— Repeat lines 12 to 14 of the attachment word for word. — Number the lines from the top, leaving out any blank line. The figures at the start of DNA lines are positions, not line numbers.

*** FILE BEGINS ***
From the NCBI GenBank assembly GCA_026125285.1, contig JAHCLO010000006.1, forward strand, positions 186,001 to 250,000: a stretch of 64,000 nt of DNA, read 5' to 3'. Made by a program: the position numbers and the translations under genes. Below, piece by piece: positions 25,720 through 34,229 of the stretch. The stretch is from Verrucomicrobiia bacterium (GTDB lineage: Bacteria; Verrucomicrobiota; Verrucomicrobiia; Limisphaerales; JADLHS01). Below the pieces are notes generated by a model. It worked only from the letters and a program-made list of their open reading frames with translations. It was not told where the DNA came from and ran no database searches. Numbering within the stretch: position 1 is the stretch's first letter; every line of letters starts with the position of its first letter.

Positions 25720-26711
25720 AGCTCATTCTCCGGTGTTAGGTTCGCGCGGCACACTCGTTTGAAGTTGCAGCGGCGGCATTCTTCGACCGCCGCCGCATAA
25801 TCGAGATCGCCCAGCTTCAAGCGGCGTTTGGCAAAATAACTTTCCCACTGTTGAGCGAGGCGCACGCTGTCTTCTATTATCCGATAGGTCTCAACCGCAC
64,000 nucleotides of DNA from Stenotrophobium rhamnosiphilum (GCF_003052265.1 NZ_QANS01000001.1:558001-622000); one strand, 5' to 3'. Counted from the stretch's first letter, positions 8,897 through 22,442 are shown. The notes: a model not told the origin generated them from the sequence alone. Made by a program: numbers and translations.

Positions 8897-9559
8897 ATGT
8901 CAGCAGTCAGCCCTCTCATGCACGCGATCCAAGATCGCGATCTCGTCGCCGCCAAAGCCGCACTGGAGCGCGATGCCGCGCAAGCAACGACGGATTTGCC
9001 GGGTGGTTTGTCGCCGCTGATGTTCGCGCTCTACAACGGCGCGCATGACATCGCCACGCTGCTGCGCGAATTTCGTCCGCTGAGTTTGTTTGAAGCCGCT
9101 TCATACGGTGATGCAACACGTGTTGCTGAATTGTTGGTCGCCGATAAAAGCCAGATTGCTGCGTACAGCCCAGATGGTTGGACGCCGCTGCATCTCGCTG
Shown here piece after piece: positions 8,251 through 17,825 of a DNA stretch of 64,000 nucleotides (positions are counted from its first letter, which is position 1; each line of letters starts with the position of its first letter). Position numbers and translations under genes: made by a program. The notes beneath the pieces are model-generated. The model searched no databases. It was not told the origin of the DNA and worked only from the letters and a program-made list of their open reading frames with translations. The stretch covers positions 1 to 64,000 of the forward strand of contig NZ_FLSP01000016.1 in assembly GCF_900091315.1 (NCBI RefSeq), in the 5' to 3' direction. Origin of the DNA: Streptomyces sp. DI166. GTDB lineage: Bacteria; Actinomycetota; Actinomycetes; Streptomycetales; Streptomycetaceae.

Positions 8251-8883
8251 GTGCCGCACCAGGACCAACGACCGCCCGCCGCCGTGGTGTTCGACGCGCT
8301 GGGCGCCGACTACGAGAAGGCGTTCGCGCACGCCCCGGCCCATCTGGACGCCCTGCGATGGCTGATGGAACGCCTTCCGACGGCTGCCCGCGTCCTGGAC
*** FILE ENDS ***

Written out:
Positions 8251-8883
8251 GTGCCGCACCAGGACCAACGACCGCCCGCCGCCGTGGTGTTCGACGCGCT
8301 GGGCGCCGACTACGAGAAGGCGTTCGCGCACGCCCCGGCCCATCTGGACGCCCTGCGATGGCTGATGGAACGCCTTCCGACGGCTGCCCGCGTCCTGGAC